The Time Has Come: Expand the College Football Playoff

After the final week of college football ended on Saturday, it was clear that the selection committee would have their hands full.

Navy’s program reached new heights this year under backup quarterback Will Worth (No. 15) (Courtesy: Jonathon Newton/The Washington Post)

Many unprecedented events have taken place this season. From the record setting surprise of Navy, to that unbeaten and unbroken team in Kalamazoo, college football continues to be jam-packed with drama and excitement until the very end. And while that may be thrilling for us fans at home, it makes the committee’s job that much harder.

Upon the release of the final rankings yesterday, the reactions were mixed. Many felt that allowing a non-conference champion into the final four was warranted, given how the year ended.

But it begs the question: just how valuable are conference championships?

It was thought of as one of the most important criterion. Now, nobody knows for sure. On the committee’s website, it lists “conference championships won, strength of schedule, head-to-head competition, comparative outcomes…, and other relevant factors” in how they select the best four teams.

According to this list, does it makes sense that Big Ten champion Penn State was left out, yet Ohio State, who lost to the Nittany Lions on October 22nd, made it at #3?

Penn State’s reaction after forcing a turnover to secure their first conference title since 2008 (Courtesy: Max Petrosky)

The final rankings are always controversial. No system is perfect (though most people would never return to the BCS). The playoff has proven to be effective at selecting a national champion.

Shouldn’t we always be working to improve that system? A great case can be made for both Ohio State and Penn State’s admission into the playoff, so why not expand and allow them both in?

This is now year three of the current four team structure. It’s time that the College Football Playoff gets a desperately needed upgrade.

Many have been tossing around ideas for new formats, ranging in a wide number of teams. I believe I have come up with a fair and unbiased system that allows for a happy median among all differing philosophies.

So, how would it work?

There would be 12 teams. The top 5 spots would be reserved for each Power 5 conference winner. Applied to this year, here’s how it would look:

  1. Alabama (SEC)
  2. Clemson (ACC)
  3. Washington (PAC-12)
  4. Penn State (B1G)
  5. Oklahoma (Big XII)

The next 7 teams would be awarded at-large. Simply put, it is the best 7 teams in the country after the conference winners. They would be:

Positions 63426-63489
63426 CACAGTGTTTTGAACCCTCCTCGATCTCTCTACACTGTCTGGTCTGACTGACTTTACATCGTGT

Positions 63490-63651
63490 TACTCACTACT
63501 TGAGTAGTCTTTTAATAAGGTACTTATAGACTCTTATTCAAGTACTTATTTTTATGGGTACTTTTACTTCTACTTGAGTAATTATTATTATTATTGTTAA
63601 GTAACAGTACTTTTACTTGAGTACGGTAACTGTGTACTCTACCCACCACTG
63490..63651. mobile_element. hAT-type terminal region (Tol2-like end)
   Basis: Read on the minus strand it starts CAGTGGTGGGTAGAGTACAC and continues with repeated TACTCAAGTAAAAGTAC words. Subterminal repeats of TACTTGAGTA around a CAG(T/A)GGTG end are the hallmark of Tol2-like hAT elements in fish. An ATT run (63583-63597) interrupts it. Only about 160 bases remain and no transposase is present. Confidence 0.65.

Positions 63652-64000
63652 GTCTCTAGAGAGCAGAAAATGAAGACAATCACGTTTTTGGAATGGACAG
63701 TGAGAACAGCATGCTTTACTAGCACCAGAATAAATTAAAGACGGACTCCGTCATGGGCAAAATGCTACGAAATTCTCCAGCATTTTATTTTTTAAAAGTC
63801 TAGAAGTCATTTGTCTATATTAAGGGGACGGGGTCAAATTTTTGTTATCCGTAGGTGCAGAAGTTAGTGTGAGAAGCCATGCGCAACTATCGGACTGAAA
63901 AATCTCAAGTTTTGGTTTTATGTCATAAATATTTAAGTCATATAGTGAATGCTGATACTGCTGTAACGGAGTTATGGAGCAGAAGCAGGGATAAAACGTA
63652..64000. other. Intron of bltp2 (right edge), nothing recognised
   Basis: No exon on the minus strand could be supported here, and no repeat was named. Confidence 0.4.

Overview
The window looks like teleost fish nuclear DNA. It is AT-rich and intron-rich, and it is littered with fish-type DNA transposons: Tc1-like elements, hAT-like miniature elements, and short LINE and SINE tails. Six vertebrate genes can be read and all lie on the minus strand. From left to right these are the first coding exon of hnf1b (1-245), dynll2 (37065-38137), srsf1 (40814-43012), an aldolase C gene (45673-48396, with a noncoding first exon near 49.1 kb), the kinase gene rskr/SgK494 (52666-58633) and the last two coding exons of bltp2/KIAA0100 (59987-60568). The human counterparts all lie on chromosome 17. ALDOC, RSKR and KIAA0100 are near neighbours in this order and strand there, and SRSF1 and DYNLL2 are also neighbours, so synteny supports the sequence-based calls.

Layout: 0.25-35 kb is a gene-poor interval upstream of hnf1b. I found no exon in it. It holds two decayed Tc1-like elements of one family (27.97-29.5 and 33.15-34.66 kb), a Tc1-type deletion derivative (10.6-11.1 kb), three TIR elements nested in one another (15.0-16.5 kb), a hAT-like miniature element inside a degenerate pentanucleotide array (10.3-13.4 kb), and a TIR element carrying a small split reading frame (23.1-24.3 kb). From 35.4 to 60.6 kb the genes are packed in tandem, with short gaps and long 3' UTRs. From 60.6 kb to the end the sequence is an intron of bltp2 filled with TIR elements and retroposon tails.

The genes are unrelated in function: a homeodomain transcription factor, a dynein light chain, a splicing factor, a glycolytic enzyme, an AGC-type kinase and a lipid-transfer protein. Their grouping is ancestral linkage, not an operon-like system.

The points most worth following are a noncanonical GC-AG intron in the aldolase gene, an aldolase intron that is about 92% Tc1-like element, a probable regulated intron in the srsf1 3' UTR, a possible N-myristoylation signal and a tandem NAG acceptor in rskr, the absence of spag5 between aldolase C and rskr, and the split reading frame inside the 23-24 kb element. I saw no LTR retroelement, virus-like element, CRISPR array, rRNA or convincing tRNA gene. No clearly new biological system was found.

1. Ohio State
  2. Michigan
  3. Wisconsin
  4. USC
  5. Colorado
  6. Florida State
  7. Western Michigan

Why Western Michigan? Oklahoma State, Louisville, and Auburn all finished ahead of them in the final poll. So what makes them so special?

Under this system, AT LEAST one at-large bid must be reserved for a Group of 5 team. In order for a G5 team to qualify for a bid, they must have 10 wins and a conference championship. Western Michigan finished with an unblemished 13-0 record and defeated Ohio in the MAC Championship game.

A big reason for Western Michigan’s success is spirited head coach P.J. Fleck

More than one G5 team can be invited to the playoff. This year, Temple shocked Navy 34-10 in the AAC Championship game and finished 10-3. They would be eligible for an invite, but only if the following criteria are applied correctly (in order of importance):

  1. Conference championship (Top 5 + G5 at-large)
  2. Record vs Top 25 opponents
  3. Strength of schedule
  4. Quality of losses
  5. Number of wins

I felt that 9-3 Florida State held the advantage over Temple in quality wins (three – including #10 Miami vs. one – #19 Navy) and strength of schedule (ranked 5th vs 83rd). However, if there was a situation in which a second G5 team beat out the next P5 team, then the G5 team would receive the bid.

In total, there would be 11 playoff games. The first round would feature the 5-12 seeds, with the top four seeds getting a first round bye. Here’s how the bracket shakes out:


The opening round games would be played at select sites, naturally whoever the higher seed is. From then on, each game would represent a specific New Years Six Bowl:

  • Game 5: Outback Bowl
  • Game 6: Cotton Bowl
  • Game 7: Rose Bowl
  • Game 8: Sugar Bowl
  • Game 9: Peach Bowl
  • Game 10: Fiesta Bowl

Just like the current system, each bowl would rotate to a different game number every year.

I will reiterate that perfection can never be achieved in any selection process. Under this system, the argument could be made that this is too many games for a student athlete to play in one year. Not to mention how grueling just one game is on the body.

To counter, the FCS has had at least a 12 game tournament since 1982. Their version of the playoff system has only grown and expanded over the years. Not to say the FCS model should be copied, but the selection committee could learn a lot from this system.

If we have the chance to improve on the excitement that is college football, then what are we waiting for? What’s most important is being fair, and this system provides equality suitable for all fans.

Author: Sports Link Staff

Sports Link showcases Cardinal student-athletes’ accomplishments on the field, in the classroom and within the surrounding community. Follow @bsusportslink on all social media platforms.

1 thought on “The Time Has Come: Expand the College Football Playoff

Leave a Reply

Your email address will not be published. Required fields are marked *